Terrell Owens: Cris Carter begged way into Hall of Fame

By David Kenyon

Terrell Owens was not-so-surprisingly but likely unfairly snubbed from joining the 2016 Hall of Fame class, and he’s not happy about it.

While appearing on ESPN radio show Mike & Mike (audio from Streamable via Sports Illustrated), T.O. responded to criticism from Cris Carter that the former San Francisco 49ers standout didn’t deserve the nod.

Owens said he’s heard “from a lot of guys” that Carter begged his way to Canton, where he was inducted in 2013.

“He’s a guy that’s criticized me plenty of times, for anything. … For me, just the way I played the game. A lot of people didn’t really like it, and I think he conformed to what he said today when he got in [a media] chair. I know earlier on in my career we beat them in a playoff game, and he was upset that it wasn’t Jerry Rice that only beat them.”

Before we get too far into this fascinating beef, remember that Carter assembled a Hall of Fame-worth career. He finished with 1,101 receptions, 13,899 yards and 130 touchdowns. Those numbers rank fourth, 12th and fourth in NFL history, respectively.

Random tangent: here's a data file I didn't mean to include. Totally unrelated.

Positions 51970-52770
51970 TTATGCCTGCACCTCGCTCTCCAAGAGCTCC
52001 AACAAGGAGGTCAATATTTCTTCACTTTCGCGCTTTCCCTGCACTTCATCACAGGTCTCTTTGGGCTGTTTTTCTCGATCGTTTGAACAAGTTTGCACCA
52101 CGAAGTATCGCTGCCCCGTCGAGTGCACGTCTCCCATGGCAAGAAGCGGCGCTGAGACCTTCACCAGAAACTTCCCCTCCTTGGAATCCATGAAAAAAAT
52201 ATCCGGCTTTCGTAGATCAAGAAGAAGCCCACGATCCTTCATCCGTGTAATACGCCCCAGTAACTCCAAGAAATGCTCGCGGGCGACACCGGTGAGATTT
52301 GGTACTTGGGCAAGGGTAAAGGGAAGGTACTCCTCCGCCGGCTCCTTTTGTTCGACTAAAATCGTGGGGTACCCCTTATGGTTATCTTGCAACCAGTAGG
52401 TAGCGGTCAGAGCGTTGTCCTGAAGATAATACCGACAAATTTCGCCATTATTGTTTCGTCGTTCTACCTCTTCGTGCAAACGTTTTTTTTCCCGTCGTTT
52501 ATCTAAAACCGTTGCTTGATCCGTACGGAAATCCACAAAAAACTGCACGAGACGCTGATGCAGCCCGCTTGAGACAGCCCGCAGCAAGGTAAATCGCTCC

Whether or not Carter “begged” for the Hall of Fame nod doesn’t really matter in the grand scheme of the situation, because the Minnesota Vikings legend deserves to be there anyway.

Comparatively, Owens — who logged 15 NFL seasons as a member of the 49ers, Philadelphia Eagles, Dallas Cowboys, Buffalo Bills and Cincinnati Bengals — ranks sixth in catches (1,078), second in yards (15,934) and third in touchdowns (153). He received five All-Pro awards compared to Carter’s two.

Perhaps most importantly to some, though, neither player won a Super Bowl ring. And that could be a main reason Carter, who last played in 2002, endured a six-year wait after retiring before receiving a gold jacket.

Owens might have to watch a couple more Hall of Fame classes before getting enshrined in Canton, but it would be a mistake to completely leave out one of the NFL’s most prolific receivers.

If that takes a couple years, though, Owens might consider soliciting the right people — or, you know, begging.